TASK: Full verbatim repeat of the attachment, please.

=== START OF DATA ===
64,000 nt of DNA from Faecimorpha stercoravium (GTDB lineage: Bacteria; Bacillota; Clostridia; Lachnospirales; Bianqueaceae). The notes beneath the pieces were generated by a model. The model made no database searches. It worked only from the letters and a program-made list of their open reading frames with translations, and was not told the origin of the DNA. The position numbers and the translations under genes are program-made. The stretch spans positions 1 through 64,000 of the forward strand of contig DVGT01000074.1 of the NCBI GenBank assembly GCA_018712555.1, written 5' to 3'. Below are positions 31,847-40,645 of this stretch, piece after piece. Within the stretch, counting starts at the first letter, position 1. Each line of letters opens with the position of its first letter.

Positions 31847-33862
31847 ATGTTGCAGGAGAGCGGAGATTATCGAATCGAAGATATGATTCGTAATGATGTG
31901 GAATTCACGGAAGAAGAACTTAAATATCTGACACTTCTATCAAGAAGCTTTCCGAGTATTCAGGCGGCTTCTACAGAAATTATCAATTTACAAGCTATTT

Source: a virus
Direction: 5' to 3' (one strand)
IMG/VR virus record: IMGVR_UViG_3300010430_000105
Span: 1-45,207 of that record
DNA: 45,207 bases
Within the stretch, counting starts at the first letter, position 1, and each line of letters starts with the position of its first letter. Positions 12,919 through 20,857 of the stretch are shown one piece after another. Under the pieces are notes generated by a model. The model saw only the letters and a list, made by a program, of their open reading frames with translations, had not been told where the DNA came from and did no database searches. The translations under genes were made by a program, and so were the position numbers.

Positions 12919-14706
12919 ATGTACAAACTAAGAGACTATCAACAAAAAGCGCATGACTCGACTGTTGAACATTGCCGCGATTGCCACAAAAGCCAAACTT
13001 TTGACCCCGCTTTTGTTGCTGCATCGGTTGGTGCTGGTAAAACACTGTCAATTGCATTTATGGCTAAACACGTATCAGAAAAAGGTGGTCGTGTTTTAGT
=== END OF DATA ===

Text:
64,000 nt of DNA from Faecimorpha stercoravium (GTDB lineage: Bacteria; Bacillota; Clostridia; Lachnospirales; Bianqueaceae). The notes beneath the pieces were generated by a model. The model made no database searches. It worked only from the letters and a program-made list of their open reading frames with translations, and was not told the origin of the DNA. The position numbers and the translations under genes are program-made. The stretch spans positions 1 through 64,000 of the forward strand of contig DVGT01000074.1 of the NCBI GenBank assembly GCA_018712555.1, written 5' to 3'. Below are positions 31,847-40,645 of this stretch, piece after piece. Within the stretch, counting starts at the first letter, position 1. Each line of letters opens with the position of its first letter.

Positions 31847-33862
31847 ATGTTGCAGGAGAGCGGAGATTATCGAATCGAAGATATGATTCGTAATGATGTG
31901 GAATTCACGGAAGAAGAACTTAAATATCTGACACTTCTATCAAGAAGCTTTCCGAGTATTCAGGCGGCTTCTACAGAAATTATCAATTTACAAGCTATTT

Source: a virus
Direction: 5' to 3' (one strand)
IMG/VR virus record: IMGVR_UViG_3300010430_000105
Span: 1-45,207 of that record
DNA: 45,207 bases
Within the stretch, counting starts at the first letter, position 1, and each line of letters starts with the position of its first letter. Positions 12,919 through 20,857 of the stretch are shown one piece after another. Under the pieces are notes generated by a model. The model saw only the letters and a list, made by a program, of their open reading frames with translations, had not been told where the DNA came from and did no database searches. The translations under genes were made by a program, and so were the position numbers.

Positions 12919-14706
12919 ATGTACAAACTAAGAGACTATCAACAAAAAGCGCATGACTCGACTGTTGAACATTGCCGCGATTGCCACAAAAGCCAAACTT
13001 TTGACCCCGCTTTTGTTGCTGCATCGGTTGGTGCTGGTAAAACACTGTCAATTGCATTTATGGCTAAACACGTATCAGAAAAAGGTGGTCGTGTTTTAGT